Nav: Home

Long-term monitoring reveals effects of sea star wasting along Oregon coast

May 04, 2016

The 2013-2014 sea star wasting epidemic along the Oregon Coast may have been caused by multiple factors and had significant effects on the sea star population and its prey in the area, according to a study published May 4, 2016 in the open-access journal PLOS ONE by Bruce Menge from Oregon State University, USA, and colleagues.

As keystone predators, sea stars affect the biodiversity and abundance of intertidal species. The recent 2013-2014 outbreak of sea star wasting, a viral disease, affected 20 species from Baja California to Alaska, making it among the largest known marine epidemics. The effects of the wasting are severe; afflicted sea stars may lose arms and disintegrate, appearing to "melt." The epidemic reached Oregon in April 2014 and spread along most of the coast by June, infecting about 90 percent of sea stars. Taking advantage of ongoing long-term research and monitoring in the area, the authors of this study tracked the epidemic by performing nearly 150 surveys of the dominant sea star species as well as their mussel prey living in the rocky intertidal habitats at nine sites along the Oregon coast between spring 2014 and fall 2015.

The researchers found that as many as 80 percent of the populations died at the study sites during the epidemic, which occurred during cool water temperatures driven by summer upwelling. Wasting disproportionately affected adults over juveniles, and sea stars in tide pools.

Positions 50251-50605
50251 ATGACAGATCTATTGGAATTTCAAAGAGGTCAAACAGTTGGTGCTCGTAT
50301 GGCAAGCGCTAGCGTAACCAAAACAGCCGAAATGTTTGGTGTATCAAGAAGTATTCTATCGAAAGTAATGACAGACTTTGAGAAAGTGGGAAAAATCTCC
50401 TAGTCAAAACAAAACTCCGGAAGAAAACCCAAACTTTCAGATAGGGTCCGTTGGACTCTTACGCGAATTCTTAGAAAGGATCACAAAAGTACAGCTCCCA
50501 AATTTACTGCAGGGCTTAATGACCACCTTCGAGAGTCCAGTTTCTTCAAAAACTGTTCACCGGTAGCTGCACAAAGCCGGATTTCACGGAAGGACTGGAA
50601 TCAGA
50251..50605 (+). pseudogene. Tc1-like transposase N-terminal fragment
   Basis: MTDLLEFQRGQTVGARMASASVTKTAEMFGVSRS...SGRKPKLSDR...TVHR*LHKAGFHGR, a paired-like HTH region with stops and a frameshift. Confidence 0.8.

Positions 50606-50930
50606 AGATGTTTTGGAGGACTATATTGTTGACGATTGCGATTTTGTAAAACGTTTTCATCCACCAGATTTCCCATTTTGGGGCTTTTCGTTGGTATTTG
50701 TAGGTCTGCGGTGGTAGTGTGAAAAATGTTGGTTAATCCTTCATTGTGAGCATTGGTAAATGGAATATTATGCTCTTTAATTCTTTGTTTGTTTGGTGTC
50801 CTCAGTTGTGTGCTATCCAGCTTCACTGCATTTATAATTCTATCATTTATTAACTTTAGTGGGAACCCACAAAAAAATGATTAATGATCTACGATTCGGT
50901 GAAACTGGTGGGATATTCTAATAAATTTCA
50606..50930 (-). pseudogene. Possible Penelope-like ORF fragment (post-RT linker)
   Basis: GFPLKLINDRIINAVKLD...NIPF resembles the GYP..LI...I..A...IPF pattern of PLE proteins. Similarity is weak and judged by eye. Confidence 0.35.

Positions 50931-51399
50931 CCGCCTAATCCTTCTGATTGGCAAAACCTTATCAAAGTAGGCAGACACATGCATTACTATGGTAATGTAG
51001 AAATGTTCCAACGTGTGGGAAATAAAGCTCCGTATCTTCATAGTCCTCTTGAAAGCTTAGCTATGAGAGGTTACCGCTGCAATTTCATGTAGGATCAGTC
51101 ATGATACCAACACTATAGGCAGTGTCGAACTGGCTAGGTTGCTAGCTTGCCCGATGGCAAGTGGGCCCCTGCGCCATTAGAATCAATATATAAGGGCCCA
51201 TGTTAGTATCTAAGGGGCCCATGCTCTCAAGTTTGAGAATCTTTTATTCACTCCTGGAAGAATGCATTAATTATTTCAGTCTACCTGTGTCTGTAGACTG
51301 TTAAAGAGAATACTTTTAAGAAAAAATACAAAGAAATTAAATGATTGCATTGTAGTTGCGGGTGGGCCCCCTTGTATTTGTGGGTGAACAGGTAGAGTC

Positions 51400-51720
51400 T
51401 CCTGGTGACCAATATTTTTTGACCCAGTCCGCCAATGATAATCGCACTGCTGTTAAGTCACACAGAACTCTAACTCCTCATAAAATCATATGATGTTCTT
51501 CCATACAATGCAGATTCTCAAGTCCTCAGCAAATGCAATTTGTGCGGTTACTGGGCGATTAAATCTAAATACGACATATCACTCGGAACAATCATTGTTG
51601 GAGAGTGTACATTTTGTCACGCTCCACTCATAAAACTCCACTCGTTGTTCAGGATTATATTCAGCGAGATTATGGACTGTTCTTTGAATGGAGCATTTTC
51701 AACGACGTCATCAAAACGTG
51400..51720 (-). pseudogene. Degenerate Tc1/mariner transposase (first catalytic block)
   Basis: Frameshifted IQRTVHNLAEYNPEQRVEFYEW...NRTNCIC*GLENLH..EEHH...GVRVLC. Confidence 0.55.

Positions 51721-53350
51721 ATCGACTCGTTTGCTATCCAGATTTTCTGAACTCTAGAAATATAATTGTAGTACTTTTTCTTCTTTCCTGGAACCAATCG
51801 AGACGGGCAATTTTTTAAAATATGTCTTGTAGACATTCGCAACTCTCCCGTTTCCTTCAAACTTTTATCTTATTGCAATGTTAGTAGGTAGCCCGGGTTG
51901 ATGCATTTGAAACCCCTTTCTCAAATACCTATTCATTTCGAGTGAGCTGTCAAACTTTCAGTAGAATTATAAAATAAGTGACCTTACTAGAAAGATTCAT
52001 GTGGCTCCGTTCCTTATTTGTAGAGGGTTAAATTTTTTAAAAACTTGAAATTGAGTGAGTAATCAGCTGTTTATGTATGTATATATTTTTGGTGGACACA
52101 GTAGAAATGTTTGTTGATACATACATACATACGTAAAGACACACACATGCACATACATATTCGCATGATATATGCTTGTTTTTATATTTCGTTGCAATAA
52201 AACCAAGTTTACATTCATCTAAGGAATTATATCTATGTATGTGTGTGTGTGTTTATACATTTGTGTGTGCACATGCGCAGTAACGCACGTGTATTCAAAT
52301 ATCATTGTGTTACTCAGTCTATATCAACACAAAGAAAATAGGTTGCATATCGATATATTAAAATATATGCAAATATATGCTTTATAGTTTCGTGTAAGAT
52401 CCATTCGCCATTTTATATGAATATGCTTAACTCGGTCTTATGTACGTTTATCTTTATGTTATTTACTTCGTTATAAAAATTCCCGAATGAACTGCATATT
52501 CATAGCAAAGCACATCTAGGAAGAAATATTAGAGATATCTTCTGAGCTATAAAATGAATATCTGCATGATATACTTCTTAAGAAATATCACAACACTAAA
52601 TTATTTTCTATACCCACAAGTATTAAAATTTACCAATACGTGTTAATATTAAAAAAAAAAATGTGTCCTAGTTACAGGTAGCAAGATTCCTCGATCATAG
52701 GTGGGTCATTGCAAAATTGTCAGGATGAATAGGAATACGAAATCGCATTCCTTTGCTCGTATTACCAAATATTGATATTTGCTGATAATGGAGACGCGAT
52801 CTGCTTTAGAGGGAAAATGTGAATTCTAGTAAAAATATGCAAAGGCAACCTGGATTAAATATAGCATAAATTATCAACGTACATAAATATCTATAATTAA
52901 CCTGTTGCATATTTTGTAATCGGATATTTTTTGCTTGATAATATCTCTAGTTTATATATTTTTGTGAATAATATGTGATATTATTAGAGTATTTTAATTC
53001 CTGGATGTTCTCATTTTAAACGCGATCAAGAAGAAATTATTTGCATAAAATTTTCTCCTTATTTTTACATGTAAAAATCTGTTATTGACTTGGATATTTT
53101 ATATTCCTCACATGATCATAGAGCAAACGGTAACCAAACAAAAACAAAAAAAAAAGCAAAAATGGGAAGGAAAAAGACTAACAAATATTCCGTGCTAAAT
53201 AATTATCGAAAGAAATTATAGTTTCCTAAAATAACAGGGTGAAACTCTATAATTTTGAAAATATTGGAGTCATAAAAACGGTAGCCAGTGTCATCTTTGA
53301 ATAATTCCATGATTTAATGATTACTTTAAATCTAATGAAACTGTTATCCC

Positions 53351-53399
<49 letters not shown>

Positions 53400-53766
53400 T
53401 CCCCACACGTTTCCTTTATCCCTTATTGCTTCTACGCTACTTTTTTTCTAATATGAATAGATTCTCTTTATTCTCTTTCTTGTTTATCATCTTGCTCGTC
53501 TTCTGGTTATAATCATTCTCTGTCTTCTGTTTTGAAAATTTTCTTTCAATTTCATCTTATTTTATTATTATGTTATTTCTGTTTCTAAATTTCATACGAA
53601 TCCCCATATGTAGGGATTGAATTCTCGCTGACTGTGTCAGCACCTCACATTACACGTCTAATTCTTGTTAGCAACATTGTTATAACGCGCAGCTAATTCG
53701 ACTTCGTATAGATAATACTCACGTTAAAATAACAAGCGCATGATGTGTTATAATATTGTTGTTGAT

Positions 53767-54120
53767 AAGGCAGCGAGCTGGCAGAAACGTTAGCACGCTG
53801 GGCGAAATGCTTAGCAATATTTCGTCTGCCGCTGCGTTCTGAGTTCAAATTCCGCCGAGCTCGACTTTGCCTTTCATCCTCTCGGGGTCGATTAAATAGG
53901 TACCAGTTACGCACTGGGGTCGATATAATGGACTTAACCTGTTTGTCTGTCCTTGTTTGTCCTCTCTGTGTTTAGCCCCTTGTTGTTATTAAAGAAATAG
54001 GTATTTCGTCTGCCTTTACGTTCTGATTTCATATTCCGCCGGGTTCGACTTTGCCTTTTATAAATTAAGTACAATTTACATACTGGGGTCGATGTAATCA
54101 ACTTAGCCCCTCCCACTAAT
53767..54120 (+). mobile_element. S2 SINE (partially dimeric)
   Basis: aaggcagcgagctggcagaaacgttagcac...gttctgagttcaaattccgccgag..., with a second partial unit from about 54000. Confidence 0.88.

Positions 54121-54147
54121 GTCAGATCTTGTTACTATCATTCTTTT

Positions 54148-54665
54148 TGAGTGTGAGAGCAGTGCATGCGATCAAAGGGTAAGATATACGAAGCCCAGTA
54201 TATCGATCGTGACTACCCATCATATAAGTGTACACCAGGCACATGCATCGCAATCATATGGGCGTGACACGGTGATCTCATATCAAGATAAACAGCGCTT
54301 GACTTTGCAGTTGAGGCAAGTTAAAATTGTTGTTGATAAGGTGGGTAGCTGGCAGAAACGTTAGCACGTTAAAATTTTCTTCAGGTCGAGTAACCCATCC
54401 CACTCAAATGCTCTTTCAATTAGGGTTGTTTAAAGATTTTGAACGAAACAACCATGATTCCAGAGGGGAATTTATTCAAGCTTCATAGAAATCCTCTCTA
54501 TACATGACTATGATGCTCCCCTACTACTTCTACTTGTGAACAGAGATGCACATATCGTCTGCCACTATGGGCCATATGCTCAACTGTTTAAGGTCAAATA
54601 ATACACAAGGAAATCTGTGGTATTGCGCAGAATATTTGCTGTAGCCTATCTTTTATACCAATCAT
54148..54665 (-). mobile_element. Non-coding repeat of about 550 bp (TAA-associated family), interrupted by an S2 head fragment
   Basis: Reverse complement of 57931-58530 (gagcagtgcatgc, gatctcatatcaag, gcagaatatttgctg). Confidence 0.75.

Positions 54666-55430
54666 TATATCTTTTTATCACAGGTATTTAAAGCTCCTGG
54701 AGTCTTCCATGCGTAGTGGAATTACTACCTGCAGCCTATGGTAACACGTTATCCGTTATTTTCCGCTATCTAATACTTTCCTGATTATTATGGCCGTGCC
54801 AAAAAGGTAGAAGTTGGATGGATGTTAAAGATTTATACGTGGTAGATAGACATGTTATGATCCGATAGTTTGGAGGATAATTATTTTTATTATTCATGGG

By spring 2015, the authors found that the population was recovering in numbers: study sites had up to 300 times as many new sea stars as in 2014. This recovery may be due to the increased availability of small prey, like mussels, resulting from the previous year's sea star loss. The authors hope that these efforts will aid in calling for a coast-wide investigation of how the wasting epidemic affected intertidal communities along North America's western shores.

Bruce Menge notes: "In contrast to other locations along the US west coast, sea star wasting disease increased during a period of cool, not warm temperatures, suggesting that the cause of wasting outbreaks is multifactorial. Although up to 84% of local populations died, a massive recruitment of sea stars occurred the following spring, suggesting the possibility of rapid recovery."
-end-
In your coverage please use this URL to provide access to the freely available paper: http://dx.plos.org/10.1371/journal.pone.0153994

Citation: Menge BA, Cerny-Chipman EB, Johnson A, Sullivan J, Gravem S, Chan F (2016) Sea Star Wasting Disease in the Keystone Predator Pisaster ochraceus in Oregon: Insights into Differential Population Impacts, Recovery, Predation Rate, and Temperature Effects from Long-Term Research. PLoS ONE 11(5): e0153994. doi:10.1371/journal.pone.0153994

Funding: This research was funded by grants from the David and Lucile Packard Foundation (https://www.packard.org), the Kingfisher Foundation (http://www.kingfisherfoundation.org), NSF (http://www.nsf.gov; OCE14-48913), and endowments from the Wayne and Gladys Valley Foundation (http://fdnweb.org/wgvalley). This is publication 453 from PISCO, the Partnership for Interdisciplinary Studies of Coastal Oceans, funded in part by the David and Lucile Packard Foundation. The funders had no role in study design, data collection and analysis, decision to publish, or preparation of the manuscript.